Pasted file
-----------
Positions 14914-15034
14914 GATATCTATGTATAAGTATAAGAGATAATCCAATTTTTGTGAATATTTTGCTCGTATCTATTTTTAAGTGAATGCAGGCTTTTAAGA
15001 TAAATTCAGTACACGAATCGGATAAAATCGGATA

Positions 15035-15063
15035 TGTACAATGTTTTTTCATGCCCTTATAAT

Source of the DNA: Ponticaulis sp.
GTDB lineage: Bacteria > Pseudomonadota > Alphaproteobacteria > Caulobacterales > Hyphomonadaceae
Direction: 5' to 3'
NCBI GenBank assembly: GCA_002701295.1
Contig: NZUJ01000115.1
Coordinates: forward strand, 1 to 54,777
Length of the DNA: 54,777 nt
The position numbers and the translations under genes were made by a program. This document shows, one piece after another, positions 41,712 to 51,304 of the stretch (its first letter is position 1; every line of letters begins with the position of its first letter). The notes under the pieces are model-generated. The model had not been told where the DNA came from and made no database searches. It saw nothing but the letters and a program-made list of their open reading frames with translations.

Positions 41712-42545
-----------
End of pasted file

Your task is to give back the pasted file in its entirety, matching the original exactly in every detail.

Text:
Positions 14914-15034
14914 GATATCTATGTATAAGTATAAGAGATAATCCAATTTTTGTGAATATTTTGCTCGTATCTATTTTTAAGTGAATGCAGGCTTTTAAGA
15001 TAAATTCAGTACACGAATCGGATAAAATCGGATA

Positions 15035-15063
15035 TGTACAATGTTTTTTCATGCCCTTATAAT

Source of the DNA: Ponticaulis sp.
GTDB lineage: Bacteria > Pseudomonadota > Alphaproteobacteria > Caulobacterales > Hyphomonadaceae
Direction: 5' to 3'
NCBI GenBank assembly: GCA_002701295.1
Contig: NZUJ01000115.1
Coordinates: forward strand, 1 to 54,777
Length of the DNA: 54,777 nt
The position numbers and the translations under genes were made by a program. This document shows, one piece after another, positions 41,712 to 51,304 of the stretch (its first letter is position 1; every line of letters begins with the position of its first letter). The notes under the pieces are model-generated. The model had not been told where the DNA came from and made no database searches. It saw nothing but the letters and a program-made list of their open reading frames with translations.

Positions 41712-42545